Much has been made by one or two critics of the Ďdarknessí of this production of the play, which many remember as a sunlit romp in Kenneth Branaghís hands some years back.
True, the verbal sparring between Benedick and Beatrice early on fails to take wing, and it is only in the scenes in which the inevitable couple are duped into thinking the other is fathoms deep in love with them that the pulse quickens; but dark it ainít.
Aden Gillett and Janie Dee, back for this the third Peter Hall season at Bath, are fine comic actors. But while Gillett is deft, he conveys little sense of passion. The excellent Philip Voss, a fine Jacques here two years ago, does not find the rage that Gary Waldhorn brought to the role of Leonato, Governor of Messina, in Gregory Doranís excellent production for the RSC three years ago.
That said, thereís much to enjoy; not least Charles Edwards as Don Pedro. The final scene where he slinks off in disgust, alone and into the night, after realising he has been tricked while the four lovers and assembled company burst into dance, is a lovely touch.
Lovely too are the costumes by Kevin Rigdon and Trish Rigdon, updated here to the Napoleonic era and Jane Austenís Bath; although the former then opts, rather bizarrely, to set the play in a distressed medieval castle courtyard, which could have come out of a Shakespearean production 50 years ago.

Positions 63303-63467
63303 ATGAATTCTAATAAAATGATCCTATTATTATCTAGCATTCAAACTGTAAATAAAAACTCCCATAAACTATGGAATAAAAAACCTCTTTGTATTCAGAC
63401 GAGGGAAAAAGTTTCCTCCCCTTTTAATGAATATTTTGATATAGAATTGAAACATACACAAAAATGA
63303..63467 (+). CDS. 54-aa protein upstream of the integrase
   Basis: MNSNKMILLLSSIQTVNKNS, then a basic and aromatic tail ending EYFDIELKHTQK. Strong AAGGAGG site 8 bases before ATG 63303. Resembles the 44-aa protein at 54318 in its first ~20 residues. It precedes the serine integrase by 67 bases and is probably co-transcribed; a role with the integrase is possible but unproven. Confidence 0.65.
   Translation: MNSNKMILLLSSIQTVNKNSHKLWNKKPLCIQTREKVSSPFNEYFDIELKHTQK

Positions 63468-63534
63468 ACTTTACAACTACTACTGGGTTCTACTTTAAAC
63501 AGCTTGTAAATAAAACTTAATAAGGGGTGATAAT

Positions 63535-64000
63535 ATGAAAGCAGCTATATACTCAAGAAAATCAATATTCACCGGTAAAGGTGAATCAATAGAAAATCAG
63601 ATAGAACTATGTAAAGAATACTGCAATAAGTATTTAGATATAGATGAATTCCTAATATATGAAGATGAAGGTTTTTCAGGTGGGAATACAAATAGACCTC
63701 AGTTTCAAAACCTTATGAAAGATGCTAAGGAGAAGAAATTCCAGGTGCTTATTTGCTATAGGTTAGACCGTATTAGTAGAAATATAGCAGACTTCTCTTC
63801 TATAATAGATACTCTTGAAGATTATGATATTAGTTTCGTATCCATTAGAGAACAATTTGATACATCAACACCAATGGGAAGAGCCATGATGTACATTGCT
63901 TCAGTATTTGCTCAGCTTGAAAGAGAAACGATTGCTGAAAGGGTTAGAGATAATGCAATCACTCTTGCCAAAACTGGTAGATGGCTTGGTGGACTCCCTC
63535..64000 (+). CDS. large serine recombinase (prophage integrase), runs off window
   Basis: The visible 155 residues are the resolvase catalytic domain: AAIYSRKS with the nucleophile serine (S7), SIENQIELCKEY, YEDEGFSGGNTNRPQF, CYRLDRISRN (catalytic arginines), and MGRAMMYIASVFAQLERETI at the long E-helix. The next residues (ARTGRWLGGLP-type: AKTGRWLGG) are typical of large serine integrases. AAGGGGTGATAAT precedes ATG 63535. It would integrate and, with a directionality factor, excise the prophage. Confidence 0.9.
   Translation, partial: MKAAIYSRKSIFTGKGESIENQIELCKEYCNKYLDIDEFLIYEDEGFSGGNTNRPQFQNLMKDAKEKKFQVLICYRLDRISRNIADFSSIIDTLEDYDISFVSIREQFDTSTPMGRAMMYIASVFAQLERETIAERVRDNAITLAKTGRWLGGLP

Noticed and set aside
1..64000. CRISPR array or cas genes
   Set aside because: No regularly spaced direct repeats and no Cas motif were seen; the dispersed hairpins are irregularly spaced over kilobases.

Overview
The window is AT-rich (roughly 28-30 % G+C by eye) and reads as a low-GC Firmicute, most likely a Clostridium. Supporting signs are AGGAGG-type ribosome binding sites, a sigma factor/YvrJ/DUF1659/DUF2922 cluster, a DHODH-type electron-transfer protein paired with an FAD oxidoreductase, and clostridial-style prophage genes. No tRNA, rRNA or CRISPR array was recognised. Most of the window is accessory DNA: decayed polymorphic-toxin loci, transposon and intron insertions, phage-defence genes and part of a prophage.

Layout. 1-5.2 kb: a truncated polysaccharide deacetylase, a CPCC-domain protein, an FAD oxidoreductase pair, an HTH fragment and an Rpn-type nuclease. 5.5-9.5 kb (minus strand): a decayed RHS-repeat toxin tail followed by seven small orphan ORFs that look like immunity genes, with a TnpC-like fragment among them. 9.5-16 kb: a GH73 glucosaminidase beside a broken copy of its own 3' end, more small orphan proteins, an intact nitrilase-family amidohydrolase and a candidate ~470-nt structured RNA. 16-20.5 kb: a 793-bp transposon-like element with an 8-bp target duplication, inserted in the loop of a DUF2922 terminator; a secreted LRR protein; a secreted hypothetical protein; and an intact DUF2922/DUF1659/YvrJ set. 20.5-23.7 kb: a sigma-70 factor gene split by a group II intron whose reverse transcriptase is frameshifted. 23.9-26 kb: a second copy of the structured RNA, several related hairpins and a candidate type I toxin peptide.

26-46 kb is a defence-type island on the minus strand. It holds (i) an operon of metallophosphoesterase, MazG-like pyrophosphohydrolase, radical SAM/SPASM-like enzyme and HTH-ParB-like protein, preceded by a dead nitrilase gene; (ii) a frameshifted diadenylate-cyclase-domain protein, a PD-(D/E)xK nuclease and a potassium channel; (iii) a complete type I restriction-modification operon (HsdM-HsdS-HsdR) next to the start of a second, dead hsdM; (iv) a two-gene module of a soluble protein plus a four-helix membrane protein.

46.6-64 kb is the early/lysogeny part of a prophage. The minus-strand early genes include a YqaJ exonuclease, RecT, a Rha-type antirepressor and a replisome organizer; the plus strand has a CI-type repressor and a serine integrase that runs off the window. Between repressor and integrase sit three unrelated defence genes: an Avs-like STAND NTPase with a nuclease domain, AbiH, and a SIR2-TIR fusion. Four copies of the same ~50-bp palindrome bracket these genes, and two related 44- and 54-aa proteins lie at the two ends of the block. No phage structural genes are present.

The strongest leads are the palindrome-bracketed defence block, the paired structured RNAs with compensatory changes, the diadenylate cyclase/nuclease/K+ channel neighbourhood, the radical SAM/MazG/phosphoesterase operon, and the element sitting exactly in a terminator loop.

Shaw was fond of this play; as was Auden, who observed that Beatrice and Benedick were, of all the characters created by Shakespeare, the ones we would most like to sit next to at a dinner table. It may have been imagination on my part (or more likely a sense of mischief on Hallís), but David Acton as Verges bears a striking resemblance to the old pontificator. Elsewhere, Sam Kelly turns in a nicely judged performance as Dogberry. And the action picks up pace in the second half of the production.
Surprisingly, this is the first time Hall has directed Much Ado. I wouldnít go so far as to say itís been worth such a long wait, but it provides diverting if undemanding entertainment.
- Pete Wood